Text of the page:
COPENHAGEN (AlertNet) - Rather than waiting to become climate "refugees", people from the Pacific island of Kiribati are training as nurses and other professions to achieve "merit-based relocation" to Western countries in need of workers.
In one of the most emotional sessions so far of the Copenhagen climate meeting, officials of the remote atoll nation said Wednesday they are doing everything possible to preserve their low-lying country, which faces inundation and loss of its fresh water to sea level rise.
They appealed to negotiators and world leaders at Copenhagen to reach an effective new global pact to limit carbon emissions, calling it their last hope of saving their homeland.
In Kiribati, climate change and sea level rise "are no longer a matter of speculation. They are a reality for our people," said President Anote Tong, in a videotaped address that showed footage of stands of salt-killed palm trees and waves crashing onto highways and lapping into homes.
But island officials also admitted they are making plans for an eventual "practical and rational" relocation of the atoll's 96,000 people to countries including Australia and New Zealand.
"We are proud people. We would like to relocate on merit and with dignity," said Tessie Lambourne, Kiribati's foreign secretary.
Under the plan, islanders are taking advantage of assistance programs in Australia and New Zealand to train young people as nurses and other in-demand professions. The programs allow successful graduates to remain and seek citizenship.
The hope, Lambourne said, is that the families of immigrants could eventually qualify for immigration as well.
She said she hoped similar training and migration programs would be established in other Western nations, including the United States, Canada and Japan.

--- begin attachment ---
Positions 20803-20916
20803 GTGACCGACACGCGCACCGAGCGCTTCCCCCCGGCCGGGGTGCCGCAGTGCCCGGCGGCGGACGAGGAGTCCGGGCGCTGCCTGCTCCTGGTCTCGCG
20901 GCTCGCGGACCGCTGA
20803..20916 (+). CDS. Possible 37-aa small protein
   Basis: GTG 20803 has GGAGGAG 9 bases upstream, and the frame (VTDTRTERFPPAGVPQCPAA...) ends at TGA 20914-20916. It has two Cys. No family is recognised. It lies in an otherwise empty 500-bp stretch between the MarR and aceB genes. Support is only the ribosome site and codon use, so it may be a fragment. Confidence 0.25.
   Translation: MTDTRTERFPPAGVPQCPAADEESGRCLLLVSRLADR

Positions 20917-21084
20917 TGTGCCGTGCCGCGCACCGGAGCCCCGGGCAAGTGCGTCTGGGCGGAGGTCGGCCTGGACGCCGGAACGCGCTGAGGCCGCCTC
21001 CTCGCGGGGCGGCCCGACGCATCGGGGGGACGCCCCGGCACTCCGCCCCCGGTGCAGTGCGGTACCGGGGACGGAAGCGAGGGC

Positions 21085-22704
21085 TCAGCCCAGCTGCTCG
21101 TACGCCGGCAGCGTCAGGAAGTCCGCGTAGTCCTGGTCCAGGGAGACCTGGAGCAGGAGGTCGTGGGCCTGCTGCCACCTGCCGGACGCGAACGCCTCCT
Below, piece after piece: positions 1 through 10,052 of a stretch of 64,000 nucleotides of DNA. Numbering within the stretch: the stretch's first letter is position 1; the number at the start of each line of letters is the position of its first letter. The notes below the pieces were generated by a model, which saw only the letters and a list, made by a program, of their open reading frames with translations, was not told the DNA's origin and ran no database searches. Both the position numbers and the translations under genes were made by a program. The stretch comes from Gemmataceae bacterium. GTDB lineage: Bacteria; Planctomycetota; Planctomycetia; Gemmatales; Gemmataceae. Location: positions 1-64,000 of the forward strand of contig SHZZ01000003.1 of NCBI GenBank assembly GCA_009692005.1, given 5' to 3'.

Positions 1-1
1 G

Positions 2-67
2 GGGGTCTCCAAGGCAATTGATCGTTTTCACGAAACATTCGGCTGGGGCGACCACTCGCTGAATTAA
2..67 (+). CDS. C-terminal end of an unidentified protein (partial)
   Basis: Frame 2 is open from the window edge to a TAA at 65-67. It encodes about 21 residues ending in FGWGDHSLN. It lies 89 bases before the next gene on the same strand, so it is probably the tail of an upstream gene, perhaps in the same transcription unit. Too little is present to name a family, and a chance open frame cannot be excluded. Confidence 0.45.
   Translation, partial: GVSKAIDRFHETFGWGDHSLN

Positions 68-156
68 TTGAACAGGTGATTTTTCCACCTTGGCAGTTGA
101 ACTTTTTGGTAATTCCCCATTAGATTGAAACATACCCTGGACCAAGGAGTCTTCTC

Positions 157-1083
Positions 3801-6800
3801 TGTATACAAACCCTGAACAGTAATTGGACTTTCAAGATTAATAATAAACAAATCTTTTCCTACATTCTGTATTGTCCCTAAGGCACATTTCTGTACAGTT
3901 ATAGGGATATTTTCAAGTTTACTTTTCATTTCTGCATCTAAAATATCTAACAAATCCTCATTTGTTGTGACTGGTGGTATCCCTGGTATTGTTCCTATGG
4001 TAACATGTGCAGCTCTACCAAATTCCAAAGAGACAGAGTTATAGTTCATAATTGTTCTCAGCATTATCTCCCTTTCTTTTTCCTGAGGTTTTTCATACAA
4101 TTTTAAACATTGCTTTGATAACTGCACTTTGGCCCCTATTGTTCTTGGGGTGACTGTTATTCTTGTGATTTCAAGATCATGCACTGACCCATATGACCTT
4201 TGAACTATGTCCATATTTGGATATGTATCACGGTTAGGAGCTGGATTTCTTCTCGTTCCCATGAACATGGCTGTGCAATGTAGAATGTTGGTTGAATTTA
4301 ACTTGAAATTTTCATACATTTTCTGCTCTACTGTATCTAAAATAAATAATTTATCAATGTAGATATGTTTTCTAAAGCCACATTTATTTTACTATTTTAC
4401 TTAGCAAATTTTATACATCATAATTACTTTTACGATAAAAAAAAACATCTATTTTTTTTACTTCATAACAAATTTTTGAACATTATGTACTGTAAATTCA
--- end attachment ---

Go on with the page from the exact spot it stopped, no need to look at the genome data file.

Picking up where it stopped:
"The idea is to have pockets of (Kiribati) communities around the world," she said.
Officials made clear, however, that abandoning their nation is a last resort. To stem damage from saltwater inundation and rising seas they are planting mangroves, developing salt-resistant plants, building seawalls and boosting rainwater harvesting.
"We want to make sure that our children and their children live in a country called Kiribati," Lambourne said.
But seawater intrusion into drinking wells and pollution of freshwater has already put a stop to the island's recent decline in infant mortality rates, leaving it with still the highest level of deaths in the Pacific, said Michael Foon, a climate change officer who was near tears while describing his department's inability to solve the island's problems.
Desalination plants are expensive and maintaining them requires skills Kiribati doesn't have, officials said. Advice to move away from the coast is similarly ineffective in a nation that is at many points 300 meters wide.
"If your whole country is coastal area, where to you move to?" Lambourne asked.
Foon said that the nation's initial efforts in trying to adapt to climate change held a few key messages for other at-risk countries.
Countries should avoid the temptation to divide limited funds among lots of needed projects and instead choose one or two that can produce the most concrete results, he said.
And he warned that even the most well-thought-out adaptation efforts of small island nations are doomed without global action to cut production of greenhouse gases.
"We know that whatever passion we put into these adaptation programs will not work without deep emissions cuts. That is what we really need," he said.